View 762 Monday, February 11, 2013
THIS IS A REPEAT Warning
All right, maybe a bit over dramatic, but it is important.
There is a deadly new vulnerability that relies on features of some routers. The router is your first line of defense, the firewall, and if a hacker gets past that it’s a lot easier. I won’t explain the vulnerability, but I will recommend that you immediately go to GRC https://www.grc.com , go to the Shields Up page, and do the test he indicates. If your router is vulnerable it will tell you, and you should immediately take action. If you have never done the Shields Up vulnerability test, it’s always worth doing once in a while, but just now there is a new vulnerability out there, and bad guys are just exploiting it. This is a time sensitive alert.
Joe Zeff suggests that this link https://www.grc.com/x/ne.dll?bh0bkyd2 leads directly to Gibson’s Shields UP and may be more stable. For those who might be a bit concerned about letting an outsider test your defenses, I can say that I have known Steve Gibson for decades and so have a great number of people I know including many you have heard of, and I know of no one who has ever questioned Gibson’s competence or integrity.
We Do Not Hate Teachers
John Stossel recently aired a video column (column? Report?) called Stupid in America. You can see it all on U-tube, unless someone has taken it down. Stossel looks into a number of case histories on what’s wrong with the American system of education. He doesn’t quote Seaborg on the American system of education being indistinguishable from an act of war against us, but he might as well.
One segment of his broadcast shows the head of the Washington DC teacher’s union giving his reasoned defense of the teachers union position that no teacher should ever be fired. His main reason is that being fired would have a negative effect on the fired teacher’s quality of life, and no, I am not making that up; watch the video and you can see him yourself.
His remedy is to keep the bad teachers and make good teachers of them with retraining and more practice and correction and — again, no I am not making this up.
The union official does not address the negative effects on the lives of the students who are required to endure the bad teacher during this transformation. He was not asked whether he would allow his children to be in that teacher’s classroom, but like many teachers’ union officials he did not attend public schools, so it is possible that his own are not in the DC public school system. Ms. Rhee, the DC Chancellor who went in to reform the system and was pretty good at it until the DC Teachers Union got a change through political action against the mayor, using intellectual arguments such as “One Two Three Four, Show Michelle Rhee the door” and other profundities chanted in unison. At least those doing the chanting were carrying teacher union signs and represented the teachers although from their appearance some in those marchers were probably not teachers.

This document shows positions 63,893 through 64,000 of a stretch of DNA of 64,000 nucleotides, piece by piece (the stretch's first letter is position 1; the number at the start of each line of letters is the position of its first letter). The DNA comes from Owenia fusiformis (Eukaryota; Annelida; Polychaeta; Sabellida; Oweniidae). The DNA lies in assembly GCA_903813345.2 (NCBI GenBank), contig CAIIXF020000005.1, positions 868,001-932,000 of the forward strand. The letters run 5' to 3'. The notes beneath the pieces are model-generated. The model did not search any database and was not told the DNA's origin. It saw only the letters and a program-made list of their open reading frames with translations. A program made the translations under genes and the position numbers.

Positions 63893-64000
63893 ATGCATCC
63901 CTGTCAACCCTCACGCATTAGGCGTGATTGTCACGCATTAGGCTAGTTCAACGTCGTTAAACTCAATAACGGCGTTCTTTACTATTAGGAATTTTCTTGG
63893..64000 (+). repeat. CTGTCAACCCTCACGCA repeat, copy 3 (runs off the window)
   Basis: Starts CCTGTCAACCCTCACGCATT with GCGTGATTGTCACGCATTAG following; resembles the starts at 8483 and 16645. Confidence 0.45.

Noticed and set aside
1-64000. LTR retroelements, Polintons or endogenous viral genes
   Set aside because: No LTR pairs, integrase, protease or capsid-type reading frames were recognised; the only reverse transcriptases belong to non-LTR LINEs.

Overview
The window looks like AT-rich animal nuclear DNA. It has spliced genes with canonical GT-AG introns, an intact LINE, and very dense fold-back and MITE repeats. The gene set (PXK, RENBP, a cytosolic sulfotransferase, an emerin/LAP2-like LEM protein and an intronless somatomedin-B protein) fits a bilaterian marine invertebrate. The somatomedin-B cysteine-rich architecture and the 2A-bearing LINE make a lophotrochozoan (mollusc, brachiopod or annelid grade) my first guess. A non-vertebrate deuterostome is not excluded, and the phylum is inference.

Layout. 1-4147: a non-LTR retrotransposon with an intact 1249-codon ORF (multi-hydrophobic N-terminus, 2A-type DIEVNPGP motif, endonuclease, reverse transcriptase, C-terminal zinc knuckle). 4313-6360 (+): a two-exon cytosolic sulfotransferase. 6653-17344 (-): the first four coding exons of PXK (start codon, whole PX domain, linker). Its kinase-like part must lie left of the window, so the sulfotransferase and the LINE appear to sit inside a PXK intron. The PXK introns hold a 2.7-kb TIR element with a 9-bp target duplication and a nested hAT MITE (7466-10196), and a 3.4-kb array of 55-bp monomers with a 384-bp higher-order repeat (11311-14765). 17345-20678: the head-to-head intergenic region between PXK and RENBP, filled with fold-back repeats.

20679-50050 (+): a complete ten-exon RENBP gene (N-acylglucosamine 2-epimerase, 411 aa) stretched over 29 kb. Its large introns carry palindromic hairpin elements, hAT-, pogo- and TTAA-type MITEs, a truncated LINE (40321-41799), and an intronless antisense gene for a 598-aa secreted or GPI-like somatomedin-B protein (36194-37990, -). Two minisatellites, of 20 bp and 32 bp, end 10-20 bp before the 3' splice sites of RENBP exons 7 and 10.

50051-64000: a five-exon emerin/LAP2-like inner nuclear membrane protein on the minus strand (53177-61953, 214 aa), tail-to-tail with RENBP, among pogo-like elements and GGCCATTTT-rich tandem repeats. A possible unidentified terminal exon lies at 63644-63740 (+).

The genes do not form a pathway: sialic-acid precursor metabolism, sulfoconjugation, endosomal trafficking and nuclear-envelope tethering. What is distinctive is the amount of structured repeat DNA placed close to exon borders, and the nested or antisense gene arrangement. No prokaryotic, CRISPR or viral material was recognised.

No one has asked the teachers who demanded that Ms. Rhee be fired for her anti-bad-teacher (and pro-student) activities whether they would be willing to let their children be taught by the teachers Ms. Rhee fired. I have heard much discussion of the entitlement of teachers to their job, but little on the obligation of students to endure bad teachers. It does not seem to be a subject that attracts human rights lawyers. In California a teacher who had – as seen on videos – given students cookies frosted with his own semen was not fired, but allowed to retire with full benefits before being terminated. He faces criminal charges, but not administrative charges. There are other bizarre cases in California and in some the teachers in question remain in classrooms; others occupy ‘rubber rooms’ where they sit out the day doing no productive work, but are not allowed to return to classrooms. They can’t be fired, and their pensions accumulate. I gather this happens in other states. The position of the teachers unions is that no one should be fired, presumably because it would lower their quality of life.
There are three million teachers in America. Most all of them are hard working and many are underpaid. Unfortunately hard working does not guarantee competence because some of what they learned – were required to learn – in colleges of education is dead wrong, and some is ludicrous. Go to any college campus and ask the first fifty people you see to tell you which is the easiest major on campus. Certainly a majority and possibly 90% of them will tell you education. Of course easy doesn’t mean that good people won’t become teachers. Educating the young is a rewarding experience and many bright and competent people want to do it.
But one does wonder why the three million teachers allow themselves to be represented by someone who says that you can’t fire teachers because that would have a negative effect on the quality of that teacher’s life. I understand that education is subject to Pournelle’s Iron Law of Bureaucracy. But at some point the competent and conscientious teachers need to take a hand in the governing of their profession. They cannot continue to leave it in the hands of those who don’t want to teach but do want to be teachers’ representatives. At some point self government requires that people who don’t want the leadership jobs take their turn in the barrel – even if it requires choosing them by lot, which would almost certainly work better than the present system.